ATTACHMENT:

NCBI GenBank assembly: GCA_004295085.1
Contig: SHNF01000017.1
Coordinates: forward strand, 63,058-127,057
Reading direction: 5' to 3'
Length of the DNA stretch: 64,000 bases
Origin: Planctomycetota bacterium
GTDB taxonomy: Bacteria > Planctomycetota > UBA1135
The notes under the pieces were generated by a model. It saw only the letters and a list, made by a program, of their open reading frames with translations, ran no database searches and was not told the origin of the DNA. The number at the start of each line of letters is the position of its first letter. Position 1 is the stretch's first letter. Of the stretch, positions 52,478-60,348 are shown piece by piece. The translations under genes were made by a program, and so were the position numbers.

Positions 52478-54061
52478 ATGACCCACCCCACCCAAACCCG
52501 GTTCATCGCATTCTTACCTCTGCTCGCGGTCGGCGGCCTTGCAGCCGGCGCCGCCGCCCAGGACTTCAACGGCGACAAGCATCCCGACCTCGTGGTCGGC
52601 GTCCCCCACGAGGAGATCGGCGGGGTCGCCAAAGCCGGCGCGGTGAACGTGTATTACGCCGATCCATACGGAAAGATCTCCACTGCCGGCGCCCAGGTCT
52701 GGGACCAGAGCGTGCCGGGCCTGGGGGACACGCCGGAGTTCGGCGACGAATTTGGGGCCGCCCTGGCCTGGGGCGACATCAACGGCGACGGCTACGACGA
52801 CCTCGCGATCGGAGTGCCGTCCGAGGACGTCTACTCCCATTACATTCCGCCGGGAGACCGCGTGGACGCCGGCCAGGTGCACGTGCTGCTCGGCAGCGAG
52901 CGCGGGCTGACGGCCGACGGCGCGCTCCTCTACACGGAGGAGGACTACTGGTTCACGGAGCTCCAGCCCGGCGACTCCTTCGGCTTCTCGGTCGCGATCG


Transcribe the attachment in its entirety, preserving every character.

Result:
NCBI GenBank assembly: GCA_004295085.1
Contig: SHNF01000017.1
Coordinates: forward strand, 63,058-127,057
Reading direction: 5' to 3'
Length of the DNA stretch: 64,000 bases
Origin: Planctomycetota bacterium
GTDB taxonomy: Bacteria > Planctomycetota > UBA1135
The notes under the pieces were generated by a model. It saw only the letters and a list, made by a program, of their open reading frames with translations, ran no database searches and was not told the origin of the DNA. The number at the start of each line of letters is the position of its first letter. Position 1 is the stretch's first letter. Of the stretch, positions 52,478-60,348 are shown piece by piece. The translations under genes were made by a program, and so were the position numbers.

Positions 52478-54061
52478 ATGACCCACCCCACCCAAACCCG
52501 GTTCATCGCATTCTTACCTCTGCTCGCGGTCGGCGGCCTTGCAGCCGGCGCCGCCGCCCAGGACTTCAACGGCGACAAGCATCCCGACCTCGTGGTCGGC
52601 GTCCCCCACGAGGAGATCGGCGGGGTCGCCAAAGCCGGCGCGGTGAACGTGTATTACGCCGATCCATACGGAAAGATCTCCACTGCCGGCGCCCAGGTCT
52701 GGGACCAGAGCGTGCCGGGCCTGGGGGACACGCCGGAGTTCGGCGACGAATTTGGGGCCGCCCTGGCCTGGGGCGACATCAACGGCGACGGCTACGACGA
52801 CCTCGCGATCGGAGTGCCGTCCGAGGACGTCTACTCCCATTACATTCCGCCGGGAGACCGCGTGGACGCCGGCCAGGTGCACGTGCTGCTCGGCAGCGAG
52901 CGCGGGCTGACGGCCGACGGCGCGCTCCTCTACACGGAGGAGGACTACTGGTTCACGGAGCTCCAGCCCGGCGACTCCTTCGGCTTCTCGGTCGCGATCG